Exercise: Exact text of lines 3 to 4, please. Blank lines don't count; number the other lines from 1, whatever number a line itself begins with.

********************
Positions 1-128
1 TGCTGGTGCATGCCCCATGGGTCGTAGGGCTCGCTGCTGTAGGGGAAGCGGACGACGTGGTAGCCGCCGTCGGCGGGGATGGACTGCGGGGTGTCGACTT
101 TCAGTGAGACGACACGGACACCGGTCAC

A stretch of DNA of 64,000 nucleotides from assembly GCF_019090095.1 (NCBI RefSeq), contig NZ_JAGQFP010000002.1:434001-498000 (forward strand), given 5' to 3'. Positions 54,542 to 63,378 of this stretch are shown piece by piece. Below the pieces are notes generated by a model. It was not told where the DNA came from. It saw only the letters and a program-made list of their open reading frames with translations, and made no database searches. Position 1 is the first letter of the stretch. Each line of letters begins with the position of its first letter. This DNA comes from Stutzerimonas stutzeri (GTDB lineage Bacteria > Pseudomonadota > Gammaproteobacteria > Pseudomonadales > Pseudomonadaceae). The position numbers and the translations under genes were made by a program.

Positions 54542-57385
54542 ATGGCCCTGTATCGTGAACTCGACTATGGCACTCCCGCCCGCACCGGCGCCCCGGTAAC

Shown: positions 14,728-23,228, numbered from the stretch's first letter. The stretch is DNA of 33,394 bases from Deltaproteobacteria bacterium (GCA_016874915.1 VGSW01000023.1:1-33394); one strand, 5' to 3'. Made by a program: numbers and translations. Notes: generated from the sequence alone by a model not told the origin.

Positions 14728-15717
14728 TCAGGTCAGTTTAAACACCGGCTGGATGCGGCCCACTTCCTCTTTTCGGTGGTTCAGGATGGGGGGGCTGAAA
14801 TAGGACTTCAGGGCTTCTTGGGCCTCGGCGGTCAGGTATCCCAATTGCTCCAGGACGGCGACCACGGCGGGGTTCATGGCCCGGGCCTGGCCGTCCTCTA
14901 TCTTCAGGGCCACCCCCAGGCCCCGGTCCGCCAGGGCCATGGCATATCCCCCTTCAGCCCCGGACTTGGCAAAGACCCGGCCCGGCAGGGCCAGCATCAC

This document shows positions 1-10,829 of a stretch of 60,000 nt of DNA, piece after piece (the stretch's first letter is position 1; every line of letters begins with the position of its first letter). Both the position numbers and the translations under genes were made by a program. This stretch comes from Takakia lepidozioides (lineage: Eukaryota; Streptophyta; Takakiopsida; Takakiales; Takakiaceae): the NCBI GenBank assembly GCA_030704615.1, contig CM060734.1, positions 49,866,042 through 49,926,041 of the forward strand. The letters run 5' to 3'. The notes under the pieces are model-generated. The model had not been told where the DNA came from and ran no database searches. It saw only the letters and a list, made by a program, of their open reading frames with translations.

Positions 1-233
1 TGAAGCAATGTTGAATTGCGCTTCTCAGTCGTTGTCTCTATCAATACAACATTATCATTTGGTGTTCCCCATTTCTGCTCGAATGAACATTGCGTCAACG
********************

101 TCAGTGAGACGACACGGACACCGGTCAC

A stretch of DNA of 64,000 nucleotides from assembly GCF_019090095.1 (NCBI RefSeq), contig NZ_JAGQFP010000002.1:434001-498000 (forward strand), given 5' to 3'. Positions 54,542 to 63,378 of this stretch are shown piece by piece. Below the pieces are notes generated by a model. It was not told where the DNA came from. It saw only the letters and a program-made list of their open reading frames with translations, and made no database searches. Position 1 is the first letter of the stretch. Each line of letters begins with the position of its first letter. This DNA comes from Stutzerimonas stutzeri (GTDB lineage Bacteria > Pseudomonadota > Gammaproteobacteria > Pseudomonadales > Pseudomonadaceae). The position numbers and the translations under genes were made by a program.